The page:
A.K.A. Mother-In-Law’s Tongue, sansevieria are some of the most versatile, easy care, and beautiful houseplants for your home, suited to any light exposure! 

With medicinal and ornamental usage of this plant dating back thousands of years, sansevieria is a sub-set of the dracaena genus (in the asparagus family) and comprises about 70 different species / cultivars, the most common houseplant species being dracaena trifasciata. 

Indigenous primarily to West Africa and Southwestern Asia, this range of plants is known for its gorgeous and robust succulent leaves, with leaves being shorter and thicker in more arid environments and longer and flatter in more tropical locales. 

One of the secrets to the success of these dracaena is the plants’ innate ability to absorb carbon dioxide in the evening (when most plants are simply absorbing oxygen.) By keeping the leaf stoma open at night, the plant is able to capture and store carbon dioxide until the light of morning, when it then uses the carbon dioxide for photosynthesis. By capturing carbon at night, sansevieria is able to close its stoma during the daytime, allowing it to better conserve water and withstand extremely arid conditions. Sansevieria are largely classified by their growth habit and leaf coloration. 

Properly looking after a sansevieria couldn’t get much simpler – these plants thrive on neglect. In comparison to many of their houseplant associates, the less you fussing you do over a snake plant, the more it will thrive.

Water when the soil is very dry to a depth of an inch, making sure the water has a place to drain (so the roots aren’t sitting in water.)

Fertilize your sansevieria once a month in the growing season – Feb through Sept - with Cobblestone Tropical Houseplant Fertilizer

Place anywhere – bright light, medium light, or low light. These are easy-peasy plants that perform well and thrive for decades!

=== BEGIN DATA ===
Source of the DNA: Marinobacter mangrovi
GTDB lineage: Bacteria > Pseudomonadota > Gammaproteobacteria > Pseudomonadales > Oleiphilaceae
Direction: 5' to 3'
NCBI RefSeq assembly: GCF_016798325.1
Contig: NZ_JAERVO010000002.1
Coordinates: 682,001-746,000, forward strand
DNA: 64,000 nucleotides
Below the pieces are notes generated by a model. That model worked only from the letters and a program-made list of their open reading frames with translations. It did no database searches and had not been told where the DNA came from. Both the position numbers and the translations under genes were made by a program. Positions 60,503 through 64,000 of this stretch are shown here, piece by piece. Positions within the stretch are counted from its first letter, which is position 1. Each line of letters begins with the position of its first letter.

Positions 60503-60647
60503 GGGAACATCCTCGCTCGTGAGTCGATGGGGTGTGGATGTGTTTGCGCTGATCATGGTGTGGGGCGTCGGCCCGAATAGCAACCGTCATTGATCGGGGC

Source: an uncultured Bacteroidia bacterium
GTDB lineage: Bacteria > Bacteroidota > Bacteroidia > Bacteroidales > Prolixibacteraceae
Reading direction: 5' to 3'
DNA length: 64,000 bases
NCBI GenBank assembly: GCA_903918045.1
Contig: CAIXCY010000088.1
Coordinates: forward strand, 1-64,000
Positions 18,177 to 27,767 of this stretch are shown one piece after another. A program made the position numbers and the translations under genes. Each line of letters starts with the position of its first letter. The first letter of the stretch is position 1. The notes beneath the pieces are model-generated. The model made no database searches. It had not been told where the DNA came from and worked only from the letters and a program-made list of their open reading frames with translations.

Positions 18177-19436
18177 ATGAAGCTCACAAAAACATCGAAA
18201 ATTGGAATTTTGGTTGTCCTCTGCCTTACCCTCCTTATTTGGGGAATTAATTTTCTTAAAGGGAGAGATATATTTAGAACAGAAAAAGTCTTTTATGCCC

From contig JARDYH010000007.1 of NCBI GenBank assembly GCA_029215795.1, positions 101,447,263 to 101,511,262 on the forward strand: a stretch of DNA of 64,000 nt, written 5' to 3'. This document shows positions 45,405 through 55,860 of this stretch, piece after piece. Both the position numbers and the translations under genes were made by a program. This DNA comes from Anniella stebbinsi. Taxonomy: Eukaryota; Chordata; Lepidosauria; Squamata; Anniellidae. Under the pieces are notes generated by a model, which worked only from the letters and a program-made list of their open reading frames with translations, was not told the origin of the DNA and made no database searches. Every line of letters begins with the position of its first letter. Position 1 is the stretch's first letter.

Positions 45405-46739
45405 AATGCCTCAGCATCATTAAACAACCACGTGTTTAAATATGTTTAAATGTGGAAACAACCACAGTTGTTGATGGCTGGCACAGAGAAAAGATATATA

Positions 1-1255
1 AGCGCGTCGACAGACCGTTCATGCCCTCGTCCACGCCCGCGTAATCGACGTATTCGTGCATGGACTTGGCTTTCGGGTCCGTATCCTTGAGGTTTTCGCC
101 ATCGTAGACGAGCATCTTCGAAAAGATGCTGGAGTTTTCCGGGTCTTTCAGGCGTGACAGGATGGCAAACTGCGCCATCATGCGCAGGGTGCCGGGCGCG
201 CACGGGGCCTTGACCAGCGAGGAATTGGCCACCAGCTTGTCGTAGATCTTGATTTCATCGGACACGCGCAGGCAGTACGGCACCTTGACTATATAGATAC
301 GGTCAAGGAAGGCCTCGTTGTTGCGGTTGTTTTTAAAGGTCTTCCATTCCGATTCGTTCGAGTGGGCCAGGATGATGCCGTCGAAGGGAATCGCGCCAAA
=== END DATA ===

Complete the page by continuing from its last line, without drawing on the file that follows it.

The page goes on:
Our Varieties:

Sansevieria Laurentii

Winner of the sought-after and prestigious Award of Garden Merit by the Royal Horticultural Society, this hardy succulent is the most popular of the sansevieria. It features elongated, upright, straight leaves that reach up to 3’ tall. Drought tolerant and able to thrive in high as well as low light conditions in the house, this plant also tolerates dry air.

Sansevieria Zeylanica

Very similar in habit to Laurentii, sansevieria Zeylanica grows to 2’ tall and offers up a kaleidoscope of banded silver and grey markings on a dark green leaf. Very elegant and striking when planted in groups.

Sansevieria Shark Fin

Here’s a hard one to find! Incredible, triangulate leaves rise straight up from the soil, mature height reaches around 12-15”. This is a very unique plant.

Sansevieria Whale Fin

AKA Sansevieria Congo, the leaves on this variety will grow to be over 6” across. Mottling in lieu venation is a key feature of this plant. Quite rare and very gorgeous!

Sansevieria Futura Superba 

Sansevieria Whitney 
(Silver Flame)

Sansevieria Parva

Very unique sansevieria species featuring thick, slightly conical, long leaves that grow in rosettes and cascade to form a grassy succulent display. Parva is known for it’s racemes of hyacinth-like fragrant, light pink flowers.

Sansevieria Birds Nest
Black Star

Mini Sansevieria that develops a gorgeous green basal rosette with a light golden edge. Very compact and tidy-looking. Grows to 6-10”.

Sansevieria Birds Nest
Golden Hahnii 

Golden Hahnii features wide leaves with broad, cream to yellow margins. A fan favorite, Golden Hahnii looks amazing on its own or paired with other succulents. Grows 6-10”.

Sansevieria Birds Nest
Emerald Star

Solid green leaves are wide and flatter than most sansevieria houseplants. The tropical appearance of the plant adds a dimension of intrigue to this succulent, combining both fleshy stature and lush appearance. Grows 6-10” tall

Sansevieria Birds Nest
Silver Star

Compact, ornate, and intricate, Silver Star grows 6-10” tall and features wide, tapering leaves that appear to vary from cool grey to seafoam green to dusty grey-blue depending on the light.